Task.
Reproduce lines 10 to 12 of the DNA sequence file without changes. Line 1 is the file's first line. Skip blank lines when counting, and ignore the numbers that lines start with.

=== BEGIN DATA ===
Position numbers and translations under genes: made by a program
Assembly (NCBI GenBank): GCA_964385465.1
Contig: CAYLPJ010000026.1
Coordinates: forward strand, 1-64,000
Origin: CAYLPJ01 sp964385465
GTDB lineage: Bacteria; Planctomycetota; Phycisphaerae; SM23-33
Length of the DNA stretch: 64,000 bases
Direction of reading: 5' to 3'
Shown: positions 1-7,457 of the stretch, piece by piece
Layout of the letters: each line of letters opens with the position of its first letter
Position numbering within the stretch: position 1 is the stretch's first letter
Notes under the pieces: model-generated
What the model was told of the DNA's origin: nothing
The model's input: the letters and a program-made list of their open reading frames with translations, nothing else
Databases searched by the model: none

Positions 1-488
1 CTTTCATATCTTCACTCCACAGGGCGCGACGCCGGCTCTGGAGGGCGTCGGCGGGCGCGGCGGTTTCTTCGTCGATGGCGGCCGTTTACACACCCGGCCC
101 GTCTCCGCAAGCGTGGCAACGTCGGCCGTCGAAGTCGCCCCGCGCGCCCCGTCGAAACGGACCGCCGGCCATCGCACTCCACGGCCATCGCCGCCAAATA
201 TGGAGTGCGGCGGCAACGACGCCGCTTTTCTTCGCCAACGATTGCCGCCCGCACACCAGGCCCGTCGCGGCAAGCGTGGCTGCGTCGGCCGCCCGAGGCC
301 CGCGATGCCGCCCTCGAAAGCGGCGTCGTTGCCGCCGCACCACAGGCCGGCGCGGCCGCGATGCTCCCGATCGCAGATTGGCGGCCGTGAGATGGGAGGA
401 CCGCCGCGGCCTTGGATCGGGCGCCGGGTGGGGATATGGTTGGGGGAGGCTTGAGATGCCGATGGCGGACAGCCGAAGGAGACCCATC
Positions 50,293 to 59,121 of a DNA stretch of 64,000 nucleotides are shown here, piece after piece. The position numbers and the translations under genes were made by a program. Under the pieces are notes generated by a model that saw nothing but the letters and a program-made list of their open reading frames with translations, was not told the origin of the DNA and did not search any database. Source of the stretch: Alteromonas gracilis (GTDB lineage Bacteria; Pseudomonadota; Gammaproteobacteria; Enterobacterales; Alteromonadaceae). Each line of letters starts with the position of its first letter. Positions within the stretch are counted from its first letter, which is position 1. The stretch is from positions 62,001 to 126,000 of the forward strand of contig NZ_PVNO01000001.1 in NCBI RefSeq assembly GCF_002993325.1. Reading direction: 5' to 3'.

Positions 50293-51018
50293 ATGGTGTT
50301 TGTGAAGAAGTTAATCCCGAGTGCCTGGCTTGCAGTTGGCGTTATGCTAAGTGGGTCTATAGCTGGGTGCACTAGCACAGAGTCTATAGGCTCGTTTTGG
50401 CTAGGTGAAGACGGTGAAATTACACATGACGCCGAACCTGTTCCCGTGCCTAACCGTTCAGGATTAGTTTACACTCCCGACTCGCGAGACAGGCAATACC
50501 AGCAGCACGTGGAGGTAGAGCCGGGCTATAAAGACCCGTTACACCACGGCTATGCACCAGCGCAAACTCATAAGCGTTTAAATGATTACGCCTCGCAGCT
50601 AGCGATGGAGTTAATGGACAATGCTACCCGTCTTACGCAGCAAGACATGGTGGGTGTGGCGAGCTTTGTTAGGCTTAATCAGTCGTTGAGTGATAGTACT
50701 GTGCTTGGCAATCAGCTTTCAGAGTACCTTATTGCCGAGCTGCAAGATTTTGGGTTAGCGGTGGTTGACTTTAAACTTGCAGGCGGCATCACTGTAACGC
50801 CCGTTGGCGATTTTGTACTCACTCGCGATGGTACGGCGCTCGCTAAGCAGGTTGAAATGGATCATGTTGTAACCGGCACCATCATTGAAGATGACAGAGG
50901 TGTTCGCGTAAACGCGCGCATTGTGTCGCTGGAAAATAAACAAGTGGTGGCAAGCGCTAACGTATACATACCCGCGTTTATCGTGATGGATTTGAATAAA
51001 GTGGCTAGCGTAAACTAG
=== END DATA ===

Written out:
Layout of the letters: each line of letters opens with the position of its first letter
Position numbering within the stretch: position 1 is the stretch's first letter
Notes under the pieces: model-generated